This might sound like an odd question but let me explain why I’m asking it.
A paper presented at a conference on Equine Sports Medicine and Science highlighted how short most dressage schooling sessions are. The majority only last around 45 minutes which is considered insufficient time to include an adequate warm up, followed by the actual training work and a period of cooling down.
If you assume 20 minutes for warming up, a cool down of 10 minutes and a work period of 30 minutes then the total length of time for a dressage specific training session should be at least 60 minutes. In fact, the researchers recommended that elite dressage horses needed 90 minute training sessions incorporating 30 minutes of warm up to ensure the full work capability of joints and tendons. They also suggested that training 2-3 times per week in 90 minute sessions was as good as, or perhaps even better than daily training sessions for developing and maintaining dressage specific skills. Replacing a schooling session with fitness training not only provides health benefits for the horse it also translates into better dressage performance by increasing the horse’s ability to work harder for longer.
So, what does a well structured schooling session look like?
The first phase is the warm up starting with an energetic walk, followed by a slow trot and then a gentle canter. This helps to ensure:
an increase in body temperature which widens the blood vessels and makes it easier for the heart to pump blood around the body.
more oxygen carrying blood is taken from the lungs to the muscles to be used for energy production.
flexibility in tendons and ligaments by gently warming them up and increasing their elasticity thereby reducing the risk of injury. (This is the difference between the stretch on a cold rubber band versus the stretch on a warm one).
Once you’ve completed 5-10 minutes of active movement (up to 20 minutes in cold weather) then you can move on to dynamic suppling which reduces tension and resistance in the muscles and connective tissues. Dynamic suppling involves rotating the joints through their range of motion as a result of movement. Exercises that have a dynamic suppling effect include:
Turns, circles and leg yielding to increase lateral (side to side) flexibility.
Allowing the horse to stretch the neck down and out to encourage longitudinal (back to front) flexibility.
Walking and trotting over raised poles to promote flexion of the hind limbs.
Your horse is now warmed up and ready to progress into the work stage of the schooling session. The focus here is on skill and strength training. This means teaching the movements that are required at the level you’re competing at as well as developing the strength needed to perform those movements. Dressage requires strength in the form of muscular endurance. Building muscular endurance allows your horse to carry more of its weight on the hindquarters for longer without getting fatigued. A great exercise for developing strength in the hindquarters, back and abdominal muscles is riding transitions within and between paces.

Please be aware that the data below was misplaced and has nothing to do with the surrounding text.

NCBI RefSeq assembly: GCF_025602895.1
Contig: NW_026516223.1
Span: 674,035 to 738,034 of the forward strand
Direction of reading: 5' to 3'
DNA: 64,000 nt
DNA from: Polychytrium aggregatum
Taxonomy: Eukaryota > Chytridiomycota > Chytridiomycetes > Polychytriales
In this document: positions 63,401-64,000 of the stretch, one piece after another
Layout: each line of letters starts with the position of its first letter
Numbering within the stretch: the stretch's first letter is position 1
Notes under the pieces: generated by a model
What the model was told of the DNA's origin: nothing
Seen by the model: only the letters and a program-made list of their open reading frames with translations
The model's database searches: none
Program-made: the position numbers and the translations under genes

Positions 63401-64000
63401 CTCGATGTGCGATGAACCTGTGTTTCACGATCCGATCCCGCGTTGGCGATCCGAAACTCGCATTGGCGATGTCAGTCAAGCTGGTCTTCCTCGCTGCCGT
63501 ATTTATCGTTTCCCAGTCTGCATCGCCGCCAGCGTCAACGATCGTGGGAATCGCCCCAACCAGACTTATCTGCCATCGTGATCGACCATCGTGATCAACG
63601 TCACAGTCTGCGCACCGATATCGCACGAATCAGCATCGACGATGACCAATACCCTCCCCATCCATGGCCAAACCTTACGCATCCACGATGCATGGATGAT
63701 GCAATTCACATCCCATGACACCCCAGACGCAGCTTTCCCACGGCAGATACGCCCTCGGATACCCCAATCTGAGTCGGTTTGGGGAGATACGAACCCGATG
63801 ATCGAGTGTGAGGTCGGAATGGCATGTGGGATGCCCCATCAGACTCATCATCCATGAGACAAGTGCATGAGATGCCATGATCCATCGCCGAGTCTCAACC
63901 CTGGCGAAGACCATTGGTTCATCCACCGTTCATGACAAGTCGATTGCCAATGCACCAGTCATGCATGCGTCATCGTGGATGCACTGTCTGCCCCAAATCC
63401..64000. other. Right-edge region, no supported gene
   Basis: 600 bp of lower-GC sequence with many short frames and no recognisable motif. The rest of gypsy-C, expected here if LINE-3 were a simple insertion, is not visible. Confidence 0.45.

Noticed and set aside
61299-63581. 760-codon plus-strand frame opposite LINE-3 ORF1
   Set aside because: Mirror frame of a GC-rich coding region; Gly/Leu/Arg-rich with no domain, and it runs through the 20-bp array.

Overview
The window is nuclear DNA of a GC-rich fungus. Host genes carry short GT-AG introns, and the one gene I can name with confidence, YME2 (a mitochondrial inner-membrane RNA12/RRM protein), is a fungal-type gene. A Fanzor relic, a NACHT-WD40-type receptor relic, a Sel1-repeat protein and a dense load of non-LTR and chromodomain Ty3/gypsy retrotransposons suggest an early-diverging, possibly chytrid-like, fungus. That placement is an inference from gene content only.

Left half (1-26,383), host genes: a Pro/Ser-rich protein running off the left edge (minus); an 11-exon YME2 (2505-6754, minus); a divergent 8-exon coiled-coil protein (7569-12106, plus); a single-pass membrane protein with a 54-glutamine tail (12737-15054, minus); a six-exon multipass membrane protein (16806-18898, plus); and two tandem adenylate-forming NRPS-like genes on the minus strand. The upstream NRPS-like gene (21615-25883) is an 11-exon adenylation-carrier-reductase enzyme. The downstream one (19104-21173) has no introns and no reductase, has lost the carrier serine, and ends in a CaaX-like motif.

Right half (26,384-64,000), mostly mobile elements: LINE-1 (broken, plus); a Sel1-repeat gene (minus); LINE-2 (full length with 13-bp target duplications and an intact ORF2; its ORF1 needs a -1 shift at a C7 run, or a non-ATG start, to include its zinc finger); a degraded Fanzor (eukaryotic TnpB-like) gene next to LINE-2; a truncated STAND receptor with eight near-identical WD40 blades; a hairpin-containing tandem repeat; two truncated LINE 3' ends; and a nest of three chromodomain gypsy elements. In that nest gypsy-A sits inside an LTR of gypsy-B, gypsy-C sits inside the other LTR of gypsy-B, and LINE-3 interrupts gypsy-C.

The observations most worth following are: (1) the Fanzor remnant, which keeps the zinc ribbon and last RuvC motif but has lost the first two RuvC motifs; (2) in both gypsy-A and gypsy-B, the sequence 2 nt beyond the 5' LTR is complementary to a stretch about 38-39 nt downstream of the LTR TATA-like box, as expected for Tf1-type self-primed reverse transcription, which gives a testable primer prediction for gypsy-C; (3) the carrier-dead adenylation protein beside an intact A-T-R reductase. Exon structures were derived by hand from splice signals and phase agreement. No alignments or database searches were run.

Once the work phase is complete it’s important to undertake a period of cooling down. This involves 5-10 minutes of slow trot / active walking around the arena to encourage a gradual redistribution of blood flow from the muscles and help remove waste products like lactic acid from the system. You can continue your cooling down routine back at the stable using manual stretches, massage or grooming to relieve any remaining tension and reduce post exercise muscle soreness.
What about those of us with limited time?
If you only have 30 minutes available to school your horse aim to do 5-10 minutes of active movement, followed by 10-15 minutes of dynamic suppling exercises and finish with 5-10 minutes cooling down time. Suppleness enhances the horse’s ability to bend, maximise stride length and increase the amount of crossing in the lateral movements (shoulder in, travers and half pass) so this time will not be wasted.
The take home message
Whilst you may not currently be training a top level dressage horse, it’s worth bearing in mind the key principles raised by this research and ask yourself the following questions:
Have you included enough fitness work in your weekly training plan?
Are you doing dressage specific training more than 2 or 3 times per week?
Do you have a warm up phase of 10-20 minutes in each schooling session and a cool down period of at least 10 minutes?
Interested in finding out more about dressage specific training try Training Strategies for Dressage Riders by Charles De Kunffy. If massage and exercise therapy is more your thing then The Injury Free Horse by Amanda Sutton may be of interest.